A regular briefing for the alternative asset management industry.
At a conference discussing the Future of the Corporation organised by the British Academy last week, many speakers made an obvious point: all investment activity has impact. The right question, they said, is not whether a company has an impact on people and planet, but what the impact is. That is not a question that can go unanswered for much longer: companies that generate significant negative externalities are living on borrowed time. David Blood, co-Founder of Generation Investment Management, argued that all companies will soon be asked to report their impact, and asset owners and governments will hold them to account.
These messages sit well with a paper that Travers Smith co-authored last year for the Impact Investing Institute. The paper was aimed at UK pension fund trustees (to whom a specific legal regime applies) but it has important messages for any investor subject to fiduciary duties. It is well-known that fiduciaries must stay focused on the purposes and objectives that are given to them when they accept fiduciary responsibility: often to make appropriate risk-adjusted financial returns to meet the needs of the ultimate beneficiaries. But it is becoming clear that companies which give rise to significant negative impacts are likely to be higher risk – and may be expected to generate lower returns in the medium term. On the other hand, as stated in the Institute's paper, enterprises that actively benefit people and planet, and contribute to solutions to societal and environmental problems, "may provide opportunities for financial outperformance over the long term". Consideration of these issues as part of investment decision-making is certainly consistent with a fiduciary's duty.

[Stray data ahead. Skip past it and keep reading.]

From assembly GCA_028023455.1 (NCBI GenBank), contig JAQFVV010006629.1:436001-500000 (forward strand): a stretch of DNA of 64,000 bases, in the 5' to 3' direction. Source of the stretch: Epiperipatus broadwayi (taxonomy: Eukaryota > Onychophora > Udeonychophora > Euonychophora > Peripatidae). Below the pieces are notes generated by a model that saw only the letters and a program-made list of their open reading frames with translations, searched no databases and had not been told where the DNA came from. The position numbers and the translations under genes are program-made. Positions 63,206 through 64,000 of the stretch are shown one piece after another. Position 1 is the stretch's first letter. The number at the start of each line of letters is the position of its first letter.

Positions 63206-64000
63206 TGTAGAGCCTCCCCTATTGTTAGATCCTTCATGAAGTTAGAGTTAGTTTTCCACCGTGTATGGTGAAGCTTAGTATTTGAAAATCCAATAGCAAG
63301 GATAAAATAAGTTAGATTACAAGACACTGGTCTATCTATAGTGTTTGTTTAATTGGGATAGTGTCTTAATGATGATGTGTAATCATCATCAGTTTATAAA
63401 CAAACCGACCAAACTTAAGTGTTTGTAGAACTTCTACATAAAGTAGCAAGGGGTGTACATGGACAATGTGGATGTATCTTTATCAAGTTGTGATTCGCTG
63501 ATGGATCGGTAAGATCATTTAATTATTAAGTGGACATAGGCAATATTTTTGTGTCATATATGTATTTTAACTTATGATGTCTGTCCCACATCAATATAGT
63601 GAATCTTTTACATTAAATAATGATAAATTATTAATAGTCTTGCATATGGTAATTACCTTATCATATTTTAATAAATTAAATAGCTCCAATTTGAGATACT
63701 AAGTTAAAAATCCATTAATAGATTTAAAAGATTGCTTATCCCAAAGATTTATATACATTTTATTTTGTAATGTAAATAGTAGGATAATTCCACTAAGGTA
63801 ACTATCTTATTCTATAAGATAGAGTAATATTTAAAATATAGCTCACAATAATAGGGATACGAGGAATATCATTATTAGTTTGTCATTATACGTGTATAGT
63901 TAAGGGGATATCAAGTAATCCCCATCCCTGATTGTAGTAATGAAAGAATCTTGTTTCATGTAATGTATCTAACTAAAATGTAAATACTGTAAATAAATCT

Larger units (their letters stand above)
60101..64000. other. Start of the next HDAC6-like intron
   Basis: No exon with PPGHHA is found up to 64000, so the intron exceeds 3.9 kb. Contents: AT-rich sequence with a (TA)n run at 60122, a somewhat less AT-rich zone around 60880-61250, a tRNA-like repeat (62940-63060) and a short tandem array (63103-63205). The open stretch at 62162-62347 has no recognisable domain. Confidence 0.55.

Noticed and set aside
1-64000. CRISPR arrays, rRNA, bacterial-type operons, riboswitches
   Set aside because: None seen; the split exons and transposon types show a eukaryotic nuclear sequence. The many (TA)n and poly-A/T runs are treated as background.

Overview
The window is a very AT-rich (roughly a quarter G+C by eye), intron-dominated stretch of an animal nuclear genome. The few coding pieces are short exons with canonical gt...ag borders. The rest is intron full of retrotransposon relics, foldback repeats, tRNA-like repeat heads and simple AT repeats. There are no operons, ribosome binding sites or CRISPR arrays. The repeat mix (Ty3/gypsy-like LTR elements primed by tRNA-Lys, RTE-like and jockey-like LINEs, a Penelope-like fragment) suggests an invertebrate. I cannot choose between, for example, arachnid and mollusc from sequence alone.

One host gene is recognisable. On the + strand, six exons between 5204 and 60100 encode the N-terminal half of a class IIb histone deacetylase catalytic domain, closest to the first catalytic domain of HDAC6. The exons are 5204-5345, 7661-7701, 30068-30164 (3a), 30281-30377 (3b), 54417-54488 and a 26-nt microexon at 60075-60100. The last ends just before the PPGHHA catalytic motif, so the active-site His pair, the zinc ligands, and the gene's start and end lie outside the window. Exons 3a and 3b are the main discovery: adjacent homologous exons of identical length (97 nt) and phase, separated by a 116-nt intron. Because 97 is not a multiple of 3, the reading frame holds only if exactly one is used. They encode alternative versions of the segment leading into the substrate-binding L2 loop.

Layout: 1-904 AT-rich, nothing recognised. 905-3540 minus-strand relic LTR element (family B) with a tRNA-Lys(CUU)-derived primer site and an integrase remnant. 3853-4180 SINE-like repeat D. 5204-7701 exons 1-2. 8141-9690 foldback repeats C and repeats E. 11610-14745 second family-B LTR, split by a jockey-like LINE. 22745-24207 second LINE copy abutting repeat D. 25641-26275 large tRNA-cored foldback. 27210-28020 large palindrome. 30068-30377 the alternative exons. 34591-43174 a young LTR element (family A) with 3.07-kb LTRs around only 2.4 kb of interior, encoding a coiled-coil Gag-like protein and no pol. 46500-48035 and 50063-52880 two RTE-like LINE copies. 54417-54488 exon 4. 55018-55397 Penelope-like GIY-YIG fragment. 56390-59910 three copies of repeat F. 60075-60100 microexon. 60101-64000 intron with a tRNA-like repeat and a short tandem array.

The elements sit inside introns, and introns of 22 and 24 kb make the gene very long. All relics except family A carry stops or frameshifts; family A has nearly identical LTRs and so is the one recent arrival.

As a matter of law, fiduciary duties are complex – and they are also continually shaped by the real-world circumstances in which they arise. It is clear, for example, that there are circumstances in which a fiduciary can, or even must, make investment decisions that are driven, in whole or in part, by non-financial considerations. That would be the case, for example, if the fiduciary's discretion is restricted in certain ways, or where non-financial considerations are specifically mandated by the fiduciary's legal remit or a clear expression of wishes by the ultimate beneficiaries.
However, for the trustees of UK occupational pension schemes, the legal ability to invest based on non-financial considerations is not clear-cut and trustees are generally on safer ground when their investment decisions are driven by financial factors. Relevant financial factors are wide-ranging: making appropriate returns at acceptable levels of risk, management of liquidity, and defining a time horizon that matches the liability profile of the scheme are all at the heart of the duty to act in the "best interests" of members.
...fiduciary-driven investors will increasingly be focusing on impacts – positive and negative – in the decades to come, and especially on the financial consequences of those impacts for their investments...